Some traditional backup or archive  tools have added direct or via third party support for accessing IaaS cloud  storage services such as Amazon, Rack space, and others. Third-party access  appliance or gateways enable existing tools to read and write data to a cloud environment  by presenting a standard interface such as NAS (NFS and/or CIFS) or iSCSI (Block) that gets mapped to the back-end  cloud service format. For example, if you subscribe to Amazon S3, storage is  allocated as objects and various tools are used to use or utilize. The cloud  access software or appliance understands how to communicate with the IaaS  storage APIs and abstracts those from how they are used. Access software tools  or gateways, in addition to translating or mapping between cloud APIs, formats  your applications including security with encryption, bandwidth optimization,  and data footprint reduction such as compression and de-duplication. Other functionality  include reporting, management tools that support various interfaces, protocols  and standards including SNMP or SNIA, Storage Management Initiative  Specification (SMIS), and Cloud Data Management Initiative (CDMI).


First impression: Interesting, good move Amazon, I was ready to install and start testing it today

The good news here is that Amazon is taking steps to make it easier for your existing applications and IT environments to use and leverage clouds for private and hybrid adoption models with both an Amazon branded and managed services, technology and associated tools.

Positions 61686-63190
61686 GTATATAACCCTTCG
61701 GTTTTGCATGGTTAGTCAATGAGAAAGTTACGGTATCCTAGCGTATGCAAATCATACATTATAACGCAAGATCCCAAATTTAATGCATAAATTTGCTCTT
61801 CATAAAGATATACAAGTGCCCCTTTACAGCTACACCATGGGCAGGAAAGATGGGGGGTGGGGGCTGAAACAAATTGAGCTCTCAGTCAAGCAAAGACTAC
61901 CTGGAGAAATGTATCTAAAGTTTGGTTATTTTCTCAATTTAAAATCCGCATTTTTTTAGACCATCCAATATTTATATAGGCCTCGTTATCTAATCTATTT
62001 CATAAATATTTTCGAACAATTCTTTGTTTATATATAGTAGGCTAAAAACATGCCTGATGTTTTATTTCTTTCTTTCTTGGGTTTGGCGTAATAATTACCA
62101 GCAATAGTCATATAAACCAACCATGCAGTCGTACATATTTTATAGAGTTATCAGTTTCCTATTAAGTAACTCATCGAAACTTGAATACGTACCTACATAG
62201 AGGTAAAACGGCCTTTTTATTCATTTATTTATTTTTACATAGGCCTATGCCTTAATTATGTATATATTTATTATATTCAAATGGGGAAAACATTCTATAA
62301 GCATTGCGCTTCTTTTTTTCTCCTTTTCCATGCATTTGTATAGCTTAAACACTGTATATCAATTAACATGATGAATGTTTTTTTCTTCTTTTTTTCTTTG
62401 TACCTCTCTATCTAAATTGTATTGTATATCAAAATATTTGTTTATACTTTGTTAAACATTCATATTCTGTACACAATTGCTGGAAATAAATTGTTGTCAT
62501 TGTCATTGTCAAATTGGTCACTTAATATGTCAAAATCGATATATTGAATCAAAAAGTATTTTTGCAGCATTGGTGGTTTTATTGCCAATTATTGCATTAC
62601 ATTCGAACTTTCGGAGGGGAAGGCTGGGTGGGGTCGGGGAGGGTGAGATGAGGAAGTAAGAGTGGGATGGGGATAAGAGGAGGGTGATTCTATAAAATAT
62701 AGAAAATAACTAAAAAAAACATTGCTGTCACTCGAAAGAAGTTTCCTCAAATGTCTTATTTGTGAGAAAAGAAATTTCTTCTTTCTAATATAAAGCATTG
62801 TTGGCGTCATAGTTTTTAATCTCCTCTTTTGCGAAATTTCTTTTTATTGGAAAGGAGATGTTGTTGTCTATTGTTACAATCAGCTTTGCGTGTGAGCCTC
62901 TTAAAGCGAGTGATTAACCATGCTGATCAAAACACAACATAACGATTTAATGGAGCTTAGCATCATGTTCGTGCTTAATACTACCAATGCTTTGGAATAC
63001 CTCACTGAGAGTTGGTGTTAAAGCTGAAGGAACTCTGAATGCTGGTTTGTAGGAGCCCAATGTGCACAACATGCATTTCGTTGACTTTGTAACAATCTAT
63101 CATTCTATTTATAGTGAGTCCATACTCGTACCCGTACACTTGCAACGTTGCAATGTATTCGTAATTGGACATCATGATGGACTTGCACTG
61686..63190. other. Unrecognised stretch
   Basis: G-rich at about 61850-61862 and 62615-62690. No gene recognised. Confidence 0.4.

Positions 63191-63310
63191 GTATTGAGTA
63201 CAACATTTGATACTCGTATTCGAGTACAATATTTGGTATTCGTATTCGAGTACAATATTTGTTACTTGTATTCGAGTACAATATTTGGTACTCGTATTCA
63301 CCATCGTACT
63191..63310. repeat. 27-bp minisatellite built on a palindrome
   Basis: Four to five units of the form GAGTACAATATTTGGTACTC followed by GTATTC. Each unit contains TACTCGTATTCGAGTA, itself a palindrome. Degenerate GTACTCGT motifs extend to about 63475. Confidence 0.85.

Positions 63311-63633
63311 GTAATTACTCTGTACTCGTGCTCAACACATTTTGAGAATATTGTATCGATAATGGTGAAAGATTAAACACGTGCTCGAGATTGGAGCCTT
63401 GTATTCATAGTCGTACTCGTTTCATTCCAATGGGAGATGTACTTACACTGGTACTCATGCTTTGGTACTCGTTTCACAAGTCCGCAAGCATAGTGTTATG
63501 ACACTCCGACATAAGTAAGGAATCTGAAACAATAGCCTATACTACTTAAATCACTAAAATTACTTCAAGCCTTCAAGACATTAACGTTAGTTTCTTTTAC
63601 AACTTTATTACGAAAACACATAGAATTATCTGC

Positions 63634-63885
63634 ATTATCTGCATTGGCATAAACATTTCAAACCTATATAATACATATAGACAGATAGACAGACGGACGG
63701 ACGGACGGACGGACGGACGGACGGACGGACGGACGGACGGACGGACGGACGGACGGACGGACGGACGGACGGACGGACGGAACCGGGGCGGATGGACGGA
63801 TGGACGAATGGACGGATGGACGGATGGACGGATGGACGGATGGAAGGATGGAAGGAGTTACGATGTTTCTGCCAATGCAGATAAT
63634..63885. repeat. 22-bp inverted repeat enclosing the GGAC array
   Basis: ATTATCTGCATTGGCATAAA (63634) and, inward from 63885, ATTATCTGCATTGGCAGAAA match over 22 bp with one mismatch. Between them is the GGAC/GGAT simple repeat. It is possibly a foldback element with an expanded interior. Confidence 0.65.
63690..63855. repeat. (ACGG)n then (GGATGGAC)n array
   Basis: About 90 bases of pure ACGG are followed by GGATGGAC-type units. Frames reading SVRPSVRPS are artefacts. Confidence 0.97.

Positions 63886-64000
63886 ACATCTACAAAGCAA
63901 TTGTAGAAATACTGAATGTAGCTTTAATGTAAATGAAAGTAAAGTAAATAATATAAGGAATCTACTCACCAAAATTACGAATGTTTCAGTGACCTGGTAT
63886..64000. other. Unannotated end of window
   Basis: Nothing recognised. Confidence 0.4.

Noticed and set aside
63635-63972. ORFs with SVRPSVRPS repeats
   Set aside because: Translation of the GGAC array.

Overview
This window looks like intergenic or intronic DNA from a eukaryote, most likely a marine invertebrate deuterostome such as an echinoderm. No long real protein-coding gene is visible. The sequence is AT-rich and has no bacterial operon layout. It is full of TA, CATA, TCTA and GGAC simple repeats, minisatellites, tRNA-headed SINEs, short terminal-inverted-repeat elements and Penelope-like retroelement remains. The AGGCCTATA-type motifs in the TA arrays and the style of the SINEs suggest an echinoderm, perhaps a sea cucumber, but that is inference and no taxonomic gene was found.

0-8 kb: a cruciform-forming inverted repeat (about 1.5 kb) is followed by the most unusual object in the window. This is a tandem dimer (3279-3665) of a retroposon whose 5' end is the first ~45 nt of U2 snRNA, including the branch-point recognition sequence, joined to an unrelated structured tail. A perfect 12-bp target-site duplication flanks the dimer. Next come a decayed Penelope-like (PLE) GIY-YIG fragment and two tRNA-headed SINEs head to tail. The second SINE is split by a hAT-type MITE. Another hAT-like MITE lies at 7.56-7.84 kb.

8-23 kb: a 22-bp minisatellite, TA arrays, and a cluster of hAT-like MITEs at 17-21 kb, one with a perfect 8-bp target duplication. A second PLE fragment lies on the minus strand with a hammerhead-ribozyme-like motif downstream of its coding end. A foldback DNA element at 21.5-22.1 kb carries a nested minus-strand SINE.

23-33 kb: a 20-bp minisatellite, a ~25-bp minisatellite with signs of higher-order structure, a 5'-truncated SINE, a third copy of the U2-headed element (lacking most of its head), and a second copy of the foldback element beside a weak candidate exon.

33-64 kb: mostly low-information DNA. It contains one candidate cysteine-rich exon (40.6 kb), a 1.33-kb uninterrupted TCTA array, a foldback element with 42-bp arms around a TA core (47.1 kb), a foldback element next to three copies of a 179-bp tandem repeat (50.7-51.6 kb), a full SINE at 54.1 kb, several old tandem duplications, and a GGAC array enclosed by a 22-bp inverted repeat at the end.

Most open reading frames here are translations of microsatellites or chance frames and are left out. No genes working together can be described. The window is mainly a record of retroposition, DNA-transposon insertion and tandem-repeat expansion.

This means leveraging your existing Amazon accounts to simplify procurement, management, ongoing billing as well as leveraging their infrastructure. As a standalone gateway appliance (e.g. it does not have to be bundled as part of a specific backup, archive, replication or other data management tool), the idea is that you can insert the technology into your existing data center between your servers and storage to begin sending a copy of data off to Amazon S3. In addition to sending data to S3, the integrated functionality with other AWS services should make it easier to integrated with Elastic Cloud Compute (EC2) and Elastic Block storage (EBS) capabilities including snapshots for data protection.